¶ 11 Forensic scientist Linda Yborra testified that she analyzed the shell casings and bullet jacket fragments found at the scene, as well as three bullets removed from Hartwell's body. Yborra determined that each of the three bullets had been fired from the same weapon. Yborra also concluded that each of the casings had been ejected from the same firearm. Yborra could not identify whether or eliminate the possibility that the bullet jacket fragments had been fired from the same weapon. Yborra did not have a firearm to compare the bullets, fragments, and casings to.

¶ 12 Detective James Feehan testified that he reviewed the video surveillance recorded by the security cameras at Club Apollo. Surveillance video from camera No. 1 showed that shortly after 3:50 a.m., a crowd formed near the entrance of the club. As the crowd dispersed, a black male wearing black clothing pointed a gun toward the area in front of Club Apollo. After firing several shots, the black male walked away through the parking lot. Surveillance camera No. 2 recorded the parking lot area. At 3:51 a.m., an individual dressed in black walked toward a black vehicle. The individual entered the passenger side of the vehicle, and the vehicle left the parking lot. Surveillance camera No. 3 showed several individuals as they entered Club Apollo. Surveillance camera No. 11 showed the area directly in front of Club Apollo. At the beginning of this recording, a crowd of people was seen standing near the front of the club. A few seconds later, the crowd rapidly dispersed, and the shooting victim fell into a snow bank. Shortly thereafter, the police arrived on the scene.

¶ 13 Detective Steven Garner testified that he had reviewed the surveillance videos. Garner said that surveillance camera No. 3 showed the entryway to Club Apollo. Garner identified one of the individuals entering the club as Driver, whom he recognized from a prior interaction. Garner also noted that Driver was deceased at the time of the trial. Garner thought that he saw the defendant walking into the club in front of Driver, but he could not make a conclusive identification from the video recording. After viewing the surveillance videos, Garner could not determine if the defendant was anywhere on the scene at the time of the shooting.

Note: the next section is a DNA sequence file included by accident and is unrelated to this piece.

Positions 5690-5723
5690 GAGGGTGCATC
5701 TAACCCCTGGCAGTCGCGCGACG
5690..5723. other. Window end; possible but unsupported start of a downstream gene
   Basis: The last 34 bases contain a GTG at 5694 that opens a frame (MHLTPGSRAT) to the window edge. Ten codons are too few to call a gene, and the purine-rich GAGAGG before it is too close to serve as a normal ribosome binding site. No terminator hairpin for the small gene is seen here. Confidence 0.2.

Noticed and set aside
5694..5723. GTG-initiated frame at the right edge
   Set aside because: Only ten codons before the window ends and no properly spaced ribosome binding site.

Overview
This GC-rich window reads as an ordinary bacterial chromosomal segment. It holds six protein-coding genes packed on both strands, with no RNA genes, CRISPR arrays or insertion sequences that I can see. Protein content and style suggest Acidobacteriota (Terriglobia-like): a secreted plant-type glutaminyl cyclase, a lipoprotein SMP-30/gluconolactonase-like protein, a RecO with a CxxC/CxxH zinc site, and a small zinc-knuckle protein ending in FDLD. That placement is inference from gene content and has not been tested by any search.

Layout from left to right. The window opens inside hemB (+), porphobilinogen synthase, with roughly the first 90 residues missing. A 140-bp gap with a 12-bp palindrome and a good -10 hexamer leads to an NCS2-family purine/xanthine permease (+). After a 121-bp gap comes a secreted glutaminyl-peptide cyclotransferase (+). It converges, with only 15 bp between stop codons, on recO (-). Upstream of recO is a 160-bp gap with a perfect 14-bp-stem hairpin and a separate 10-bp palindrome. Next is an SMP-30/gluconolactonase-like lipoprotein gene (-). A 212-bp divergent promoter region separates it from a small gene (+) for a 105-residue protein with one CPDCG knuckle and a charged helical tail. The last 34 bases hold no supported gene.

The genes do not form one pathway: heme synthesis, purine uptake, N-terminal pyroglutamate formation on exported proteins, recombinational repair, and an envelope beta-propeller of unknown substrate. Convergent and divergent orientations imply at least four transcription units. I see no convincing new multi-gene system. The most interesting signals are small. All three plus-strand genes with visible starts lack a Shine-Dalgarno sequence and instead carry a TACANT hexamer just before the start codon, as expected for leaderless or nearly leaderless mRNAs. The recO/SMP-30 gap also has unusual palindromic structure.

77 N.E.3d 1188

¶ 14 During his investigation, Garner asked Johnson to review a photographic lineup. Johnson identified the defendant as the individual he escorted out of Club Apollo after the argument in the restroom.

¶ 15 On February 8, 2011, Garner interviewed the defendant at the Peoria police station. The interview was video recorded. Prior to trial, the parties discussed the redaction of the recording. The original recording was more than four hours in length, and the State indicated that it had redacted approximately three hours of the video where the defendant was not actively interviewed. The State also redacted portions of the video where the detectives asked the defendant if he had received Miranda warnings on a prior occasion, as well as references to information that Driver had told to the police. Defense counsel did not object to the introduction or playing of the redacted video.

¶ 16 At the beginning of the video recording, Detective Garner introduced himself and Detective Moore to the defendant and stated that they were speaking with the defendant about the February 6, 2011, murder at Club Apollo. Before providing the defendant with a Miranda waiver form, Garner asked the defendant (1) if he had heard about the shooting, (2) his highest level of education completed, and (3) his address. The defendant answered the questions and then directed his attention to the written Miranda waiver. While defendant reviewed the waiver, Moore told the defendant that it was "a technical issue, man. Everybody has got to get it." In response, the defendant said "I am trying to understand it. You said everybody gets the paper." Moore asked if the defendant felt like he was free to leave and explained that the Miranda warnings were not determinative of whether the defendant was going to jail but were a "custody issue." Moore explained that anyone walking by the room would think the defendant was in custody because he was sitting across from the door, behind a table, with two men between the defendant and the door. Garner stated that it was like "you see on television where you read your rights." The defendant said that he did not understand the last line of the Miranda waiver regarding the voluntariness of his waiver. Garner and Moore explained that the line indicated that the detectives were not threatening or promising the defendant anything in exchange for his statement. Following this explanation, the defendant signed the waiver.

¶ 17 The defendant explained that, on the night of the shooting, he went to Club Apollo with an individual he called "Unc," whom Garner later identified as TC Driver. The defendant described Driver as a light-skinned male. The defendant said that he wore a maroon-colored coat and Driver wore a plaid shirt to the club. Around 11 p.m., the defendant and Driver drove to Club Apollo in a black two-door Mitsubishi. The defendant explained that the...